Are you left-handed or right? Hand preference becomes a part of one’s identity starting from a young age. It’s a topic of conversation in early childhood when parents begin giving their toddlers washable markers and observing which hand they use to scribble. A child’s hand preference starts to take shape around the ages of 2 to 4. Kids use their dominant hand to draw, throw balls, hold forks and even shoot a bow. However, there are some situations where hand dominance doesn’t correspond with the hand an archer uses to draw.
What Is a Dominant Eye?
There are fewer conversations about eye dominance than hand dominance. Many people don’t even realize they have a dominant eye, and so it goes undetected. But for archers, the relationship between eye and hand dominance plays an important role in the sport.
A person’s dominant eye is the one that most accurately relays information to the visual part of the brain. This doesn’t always mean it’s the eye with better vision. But it’s commonly the preferred eye and one that performs more functions. For most people, the eyes work together as a team. In certain activities, though, knowing which eye is dominant becomes important. Photographers take better shots with their dominant eye. When you’re playing sports, the dominant eye focuses more accurately on the target. This is why understanding eye dominance is essential for archers.
Finding Your Dominant Eye
It’s easy to figure out which of your eyes is dominant. Just follow these steps:
- Choose a distant object.
- Make a thumbs-up with either hand.
- With both eyes open, place your thumb over the distant object.
- Keeping your thumb still, close your right eye and observe the result.
- Then, open the right eye and close your left eye while keeping your thumb still.
- One of two things will happen as you close each eye in turn: Your thumb will either continue to cover the object or seemingly jump to one side.
- Identify which open eye keeps your thumb covering the object. That’s your dominant eye.
- Likewise, if your thumb moves off the object, that eye is not your dominant eye.
What Is Cross-Dominance?
Studies reveal there’s a strong correlation between an individual’s eye and hand dominance. This means that most people who are right-handed are right-eye dominant. Cross-dominance occurs when a person’s dominant eye differs from their dominant hand. A right-handed individual would have a dominant left eye and vice versa. One study showed that 74% of individuals have the same dominant eye and hand, while 26% are cross-dominant.
Eye and Hand Dominance in Archery
Understanding eye dominance is critical among archers. Ideally, an archer would aim with their dominant eye because it best relays the location of the target. This means you will likely shoot your best while using your dominant eye. If you’re among the nearly 75% of the population with the same dominant eye and hand, choosing a bow is simple. Most right-handed people should choose a right-handed bow because you draw it with your right hand and aim it with your right eye.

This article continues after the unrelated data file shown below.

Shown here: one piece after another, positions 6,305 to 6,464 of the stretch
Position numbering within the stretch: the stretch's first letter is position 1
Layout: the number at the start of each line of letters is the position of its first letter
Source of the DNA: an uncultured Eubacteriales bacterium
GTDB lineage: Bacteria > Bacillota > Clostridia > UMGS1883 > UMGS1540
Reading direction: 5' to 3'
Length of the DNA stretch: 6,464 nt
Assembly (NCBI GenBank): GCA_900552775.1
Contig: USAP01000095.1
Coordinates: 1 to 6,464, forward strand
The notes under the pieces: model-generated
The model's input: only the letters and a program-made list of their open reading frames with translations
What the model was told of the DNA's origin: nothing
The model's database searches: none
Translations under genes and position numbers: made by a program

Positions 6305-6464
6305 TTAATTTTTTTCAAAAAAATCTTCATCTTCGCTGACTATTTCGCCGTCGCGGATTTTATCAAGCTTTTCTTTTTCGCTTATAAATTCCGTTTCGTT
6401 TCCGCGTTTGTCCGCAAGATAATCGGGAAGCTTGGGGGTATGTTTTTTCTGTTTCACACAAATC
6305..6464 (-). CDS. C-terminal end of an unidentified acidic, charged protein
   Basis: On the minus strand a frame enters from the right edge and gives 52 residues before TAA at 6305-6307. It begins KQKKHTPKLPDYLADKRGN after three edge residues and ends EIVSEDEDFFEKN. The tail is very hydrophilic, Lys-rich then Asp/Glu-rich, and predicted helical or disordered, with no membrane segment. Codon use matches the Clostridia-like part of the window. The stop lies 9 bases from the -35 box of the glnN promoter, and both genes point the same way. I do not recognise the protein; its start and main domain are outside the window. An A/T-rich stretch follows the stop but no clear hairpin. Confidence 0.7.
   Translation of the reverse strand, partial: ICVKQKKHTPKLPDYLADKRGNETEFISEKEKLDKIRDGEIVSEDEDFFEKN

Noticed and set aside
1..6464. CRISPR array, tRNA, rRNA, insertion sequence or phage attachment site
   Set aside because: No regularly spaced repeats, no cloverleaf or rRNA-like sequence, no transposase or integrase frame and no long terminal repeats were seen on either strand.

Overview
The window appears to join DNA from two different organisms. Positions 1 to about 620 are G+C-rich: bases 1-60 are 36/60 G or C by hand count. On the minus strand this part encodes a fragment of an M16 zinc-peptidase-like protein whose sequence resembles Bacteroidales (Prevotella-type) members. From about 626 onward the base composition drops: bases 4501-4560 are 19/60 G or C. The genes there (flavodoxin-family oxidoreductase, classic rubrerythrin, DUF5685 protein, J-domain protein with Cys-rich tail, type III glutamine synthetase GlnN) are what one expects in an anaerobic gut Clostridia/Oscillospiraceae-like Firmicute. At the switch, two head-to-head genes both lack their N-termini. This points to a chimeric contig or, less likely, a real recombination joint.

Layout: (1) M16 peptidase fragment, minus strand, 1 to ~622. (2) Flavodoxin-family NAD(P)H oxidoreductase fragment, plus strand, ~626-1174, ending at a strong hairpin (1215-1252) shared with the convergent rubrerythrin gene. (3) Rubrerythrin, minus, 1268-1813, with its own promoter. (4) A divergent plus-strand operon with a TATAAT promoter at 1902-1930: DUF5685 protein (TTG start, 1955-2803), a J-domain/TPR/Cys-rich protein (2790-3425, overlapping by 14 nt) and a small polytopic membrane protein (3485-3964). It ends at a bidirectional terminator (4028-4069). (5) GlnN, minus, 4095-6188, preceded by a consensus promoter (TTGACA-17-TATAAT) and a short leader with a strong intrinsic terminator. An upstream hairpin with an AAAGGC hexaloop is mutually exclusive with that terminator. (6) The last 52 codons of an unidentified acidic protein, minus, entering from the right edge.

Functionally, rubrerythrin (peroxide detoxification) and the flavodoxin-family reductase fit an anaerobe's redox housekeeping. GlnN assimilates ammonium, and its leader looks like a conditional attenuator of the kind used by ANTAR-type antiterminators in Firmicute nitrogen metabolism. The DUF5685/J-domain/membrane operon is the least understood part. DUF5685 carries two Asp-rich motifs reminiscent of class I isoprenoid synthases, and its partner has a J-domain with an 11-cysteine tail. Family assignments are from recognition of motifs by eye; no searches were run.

However, if you’re part of the approximately 25% of people who are cross-dominant, choosing a setup is more complicated. Some archers find it preferable to aim with their dominant eye, which means training their nondominant hand to draw the bow. Others prefer to shoot with their dominant hand and train their nondominant eye to focus on the target.
There’s much to consider when making a decision about whether to shoot left- or right-handed. For some, it’s a question of what feels most comfortable. Some archers might have spent years shooting one way and don’t want to make the switch. Some archers are forced to switch because of injuries. Other times, archers are playing other sports, too, and wish to remain consistent.
Training Your Nondominant Hand
Learning to aim with your dominant eye while drawing with your nondominant hand takes time and practice. To adjust to this transition, archery coaches suggest practicing other activities with your nondominant hand. Try writing, opening doors, throwing a ball and brushing your teeth. These activities will feel awkward at first, but practice will ultimately improve your dexterity. Practice and repetition will build strength and improve form.
Training Your Nondominant Eye
If you decide to use a bow designed for your dominant hand, it’s important to train your nondominant eye to focus on the target. Cross-dominant archers who choose to use their nondominant eye risk having the dominant eye take over. For most archers, shutting the dominant eye is enough. However, sometimes the urge to peek is too powerful. Archery coaches advise wearing an eye patch. It might feel a little piratelike at first, but it prevents the dominant eye from taking over. Other options include using blinders on the side of the sight house.
Right vs. Left: Shoot What’s Best for You
Sometimes archers are forced to switch after injuries. Darrin Christenberry, an Elite pro shooter, switched from right to left after two decades of competitive shooting. He nearly quit as a result of injuries but instead trained as a left-handed archer. Not only was he able to make the switch successfully, but he’s back atop the podium. He recently won the third leg of the IBO Triple Crown in Nelsonville, Ohio.
If you’re considering switching hands or are cross-dominant, visit an archery shop to shoot both options. With practice, archers can shoot whatever way works best for them.